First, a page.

From Australia’s Jewish Past:
ABRAHAM & DAVID BENJAMIN
BUSINESS WAS ALL IN THE FAMILY
First published in J-Wire June 28, 2022
Abraham Benjamin – a family business in its one hundred and forty-second year
Abraham Benjamin and his wife Theresa Falk came to Melbourne in 1865 by boat from Bristol, UK.
His father, a rabbi, had emigrated from Prussia and was associated with the Bristol Synagogue. Theresa’s father was in jewellery, where Abraham learnt his trade and worked in Manchester.
In 1867 Abraham began a partnership through his father-in-law’s business, trading as P Falk and Company, jewellers, wholesalers and importers with firms in Birmingham, Melbourne and Adelaide. Abraham became the manager of the Melbourne branch of the company. In 1878 the partnership dissolved, and it was in 1880 that Abraham began trading as Benjamin & Company, with premises in Little Collins Street in the heart of the Melbourne jewellery precinct.
Abraham was very involved with establishing the St Kilda Synagogue, having served as its president three times over twenty-one years. The family has in their possession a letter that Abraham wrote in 1908 to the then Directors of A Benjamin & Company telling them in no uncertain terms they were not to transact any business on the Sabbath. This included any of the directors or shareholders or the staff of employees doing any of their duties.
After Abraham’s passing in 1913, the company was run by his three sons – Lionel, Julius and Maurice. A daughter, Clara, also married a Mr Benjamin from a different family. Abraham is buried in St Kilda Cemetery.
From 1946 the company was run by Lionel’s sons – Frank and Ernest – following which in 1994, Frank and David (the sons of Frank Maurice Benjamin) became the owners and ran the family company for the next 20 years.
In 2014 Frank retired, and the business is now solely run by David Benjamin at 360 Little Collins St – having traded for 142 years at the same site.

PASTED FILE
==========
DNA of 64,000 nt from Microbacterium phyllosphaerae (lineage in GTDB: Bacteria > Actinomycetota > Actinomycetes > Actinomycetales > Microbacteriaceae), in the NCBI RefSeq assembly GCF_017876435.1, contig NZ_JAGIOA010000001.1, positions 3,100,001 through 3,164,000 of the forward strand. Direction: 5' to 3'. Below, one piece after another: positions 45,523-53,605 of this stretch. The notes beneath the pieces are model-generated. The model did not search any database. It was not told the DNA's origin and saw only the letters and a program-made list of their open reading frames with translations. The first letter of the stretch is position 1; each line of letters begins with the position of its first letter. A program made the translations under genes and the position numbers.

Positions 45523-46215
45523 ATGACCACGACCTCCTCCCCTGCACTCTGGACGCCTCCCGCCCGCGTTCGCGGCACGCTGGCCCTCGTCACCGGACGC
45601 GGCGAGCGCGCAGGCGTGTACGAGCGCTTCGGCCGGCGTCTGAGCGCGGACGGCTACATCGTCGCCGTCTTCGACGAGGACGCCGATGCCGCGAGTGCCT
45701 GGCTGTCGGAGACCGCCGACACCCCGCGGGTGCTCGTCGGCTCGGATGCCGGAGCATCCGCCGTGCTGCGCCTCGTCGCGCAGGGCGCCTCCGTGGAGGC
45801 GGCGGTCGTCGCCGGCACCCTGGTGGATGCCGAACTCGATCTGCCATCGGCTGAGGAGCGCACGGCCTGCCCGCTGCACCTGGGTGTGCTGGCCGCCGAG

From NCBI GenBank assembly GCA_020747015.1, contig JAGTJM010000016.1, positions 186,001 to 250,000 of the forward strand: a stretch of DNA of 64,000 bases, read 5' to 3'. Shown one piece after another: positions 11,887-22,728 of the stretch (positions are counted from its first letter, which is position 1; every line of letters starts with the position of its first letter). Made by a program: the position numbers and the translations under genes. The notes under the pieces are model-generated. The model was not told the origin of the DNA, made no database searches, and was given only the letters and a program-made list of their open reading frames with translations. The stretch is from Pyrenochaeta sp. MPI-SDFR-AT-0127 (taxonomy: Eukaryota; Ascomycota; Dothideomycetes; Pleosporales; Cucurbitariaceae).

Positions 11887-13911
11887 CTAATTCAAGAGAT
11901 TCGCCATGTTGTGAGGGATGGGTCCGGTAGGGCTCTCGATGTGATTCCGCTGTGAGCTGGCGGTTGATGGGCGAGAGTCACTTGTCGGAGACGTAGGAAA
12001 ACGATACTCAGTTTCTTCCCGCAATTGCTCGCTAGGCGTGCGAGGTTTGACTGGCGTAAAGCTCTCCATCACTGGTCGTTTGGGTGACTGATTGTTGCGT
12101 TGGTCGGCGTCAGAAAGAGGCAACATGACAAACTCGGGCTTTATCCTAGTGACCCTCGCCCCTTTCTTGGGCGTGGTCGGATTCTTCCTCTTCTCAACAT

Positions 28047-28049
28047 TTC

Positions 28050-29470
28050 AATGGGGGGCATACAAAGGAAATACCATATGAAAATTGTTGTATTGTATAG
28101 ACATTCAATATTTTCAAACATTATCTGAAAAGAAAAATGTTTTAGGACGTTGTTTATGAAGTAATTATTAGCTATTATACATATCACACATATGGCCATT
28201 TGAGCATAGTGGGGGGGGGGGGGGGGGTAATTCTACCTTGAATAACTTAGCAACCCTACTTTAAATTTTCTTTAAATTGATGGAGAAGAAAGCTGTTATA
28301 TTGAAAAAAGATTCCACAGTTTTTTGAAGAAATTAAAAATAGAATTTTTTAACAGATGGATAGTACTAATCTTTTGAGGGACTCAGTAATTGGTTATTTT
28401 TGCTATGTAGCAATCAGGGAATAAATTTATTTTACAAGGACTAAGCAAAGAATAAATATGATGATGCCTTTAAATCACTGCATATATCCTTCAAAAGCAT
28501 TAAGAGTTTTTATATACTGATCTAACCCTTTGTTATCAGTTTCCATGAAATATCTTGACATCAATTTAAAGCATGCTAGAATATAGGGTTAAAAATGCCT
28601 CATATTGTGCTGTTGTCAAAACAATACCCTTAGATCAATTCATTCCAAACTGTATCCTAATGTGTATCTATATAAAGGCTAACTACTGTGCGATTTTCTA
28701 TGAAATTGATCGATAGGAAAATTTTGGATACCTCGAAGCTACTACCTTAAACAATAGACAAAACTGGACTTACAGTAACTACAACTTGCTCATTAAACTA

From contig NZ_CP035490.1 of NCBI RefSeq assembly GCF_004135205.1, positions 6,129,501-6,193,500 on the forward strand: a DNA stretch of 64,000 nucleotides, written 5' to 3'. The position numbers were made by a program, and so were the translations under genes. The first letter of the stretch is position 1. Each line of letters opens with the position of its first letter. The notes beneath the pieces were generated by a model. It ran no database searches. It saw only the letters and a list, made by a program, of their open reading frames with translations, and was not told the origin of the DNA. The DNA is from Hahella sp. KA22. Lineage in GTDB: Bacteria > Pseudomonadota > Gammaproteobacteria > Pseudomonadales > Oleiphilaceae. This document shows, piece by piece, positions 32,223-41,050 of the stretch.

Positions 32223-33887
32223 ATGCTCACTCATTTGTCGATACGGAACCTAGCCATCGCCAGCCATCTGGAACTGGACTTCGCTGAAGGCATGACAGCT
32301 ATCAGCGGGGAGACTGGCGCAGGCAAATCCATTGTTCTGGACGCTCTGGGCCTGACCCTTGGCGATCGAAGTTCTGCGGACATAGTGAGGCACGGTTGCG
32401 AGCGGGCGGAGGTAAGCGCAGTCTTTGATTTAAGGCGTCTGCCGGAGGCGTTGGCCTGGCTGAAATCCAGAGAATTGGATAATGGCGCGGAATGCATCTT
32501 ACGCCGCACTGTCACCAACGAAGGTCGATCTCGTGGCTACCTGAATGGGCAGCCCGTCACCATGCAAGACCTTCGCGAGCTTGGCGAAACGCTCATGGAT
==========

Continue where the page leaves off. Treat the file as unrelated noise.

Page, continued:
‘This Benjamin family jewellery company has seen Australia become a nation, fight in two world wars, and survive the 1930s Depression, floods, droughts and fires. For their company to trade for more than one hundred and forty-two years in a competitive economy demonstrates the Benjamin family’s strong principles and work ethic through four generations of making jewellery in gold, platinum, silver, diamonds and precious gems for its multi-generational clientele.”
David Benjamin – a family business in Dunedin, New Zealand
Abraham’s younger half-brother David Benjamin, arrived in Melbourne in 1874. He married Marie Michaelis and moved to Dunedin, New Zealand, in 1878, where, together with Marie’s brother, Frederick Michaelis, he set up and managed the Glendermid Tannery on behalf of Marie’s father. This industrial business soon gave way to a music agency’s more artistic and profitable pursuits. In late 1883 the Dresden Pianoforte Manufacturing Agency & Company (renamed the Bristol Piano Company during the First World War) was formed to meet the rising demand for musical instruments.
In 1885 David changed his name, by deed poll, to that used by his father’s family in Prussia – Theomin – while the city of Dresden, known for its musical instrument makers, lent its name to the new business. By 1913 the Bristol Piano Company was one of the largest operations of its type in New Zealand.
In 1904, David had a thirty-five-room house built in Royal Terrace, Dunedin, named ‘Olveston’ after a village near Bristol where he had enjoyed holidays as a child. The house was filled with David’s collection of European and Oriental treasures in the coming years.
David was active in many aspects of Dunedin’s life. He was a leading member of the Jewish community, contributed to the Dunedin Public Art Gallery, Royal Dunedin Male Choir, Dunedin City Sinking Fund (set up to free Dunedin from debt) and the Dunedin Chamber of Commerce, where he was President in 1901 – 1902 and was its representative at the inauguration of the Commonwealth of Australia and the coronation of King Edward VII in 1902.
David passed away in 1933. He and Marie are buried in the Jewish section of the Dunedin Southern Cemetery. Dorothy, their daughter, having no family of her own, left the family home – Olveston – and its contents to the citizens of Dunedin in her will.
Opened as a historic house museum in 1967, Olveston is open to the public.
Little has changed inside the house since it was occupied between 1906 to 1966. Today it represents an authentic and original home depicting the life of a wealthy merchant family in the early part of the twentieth century.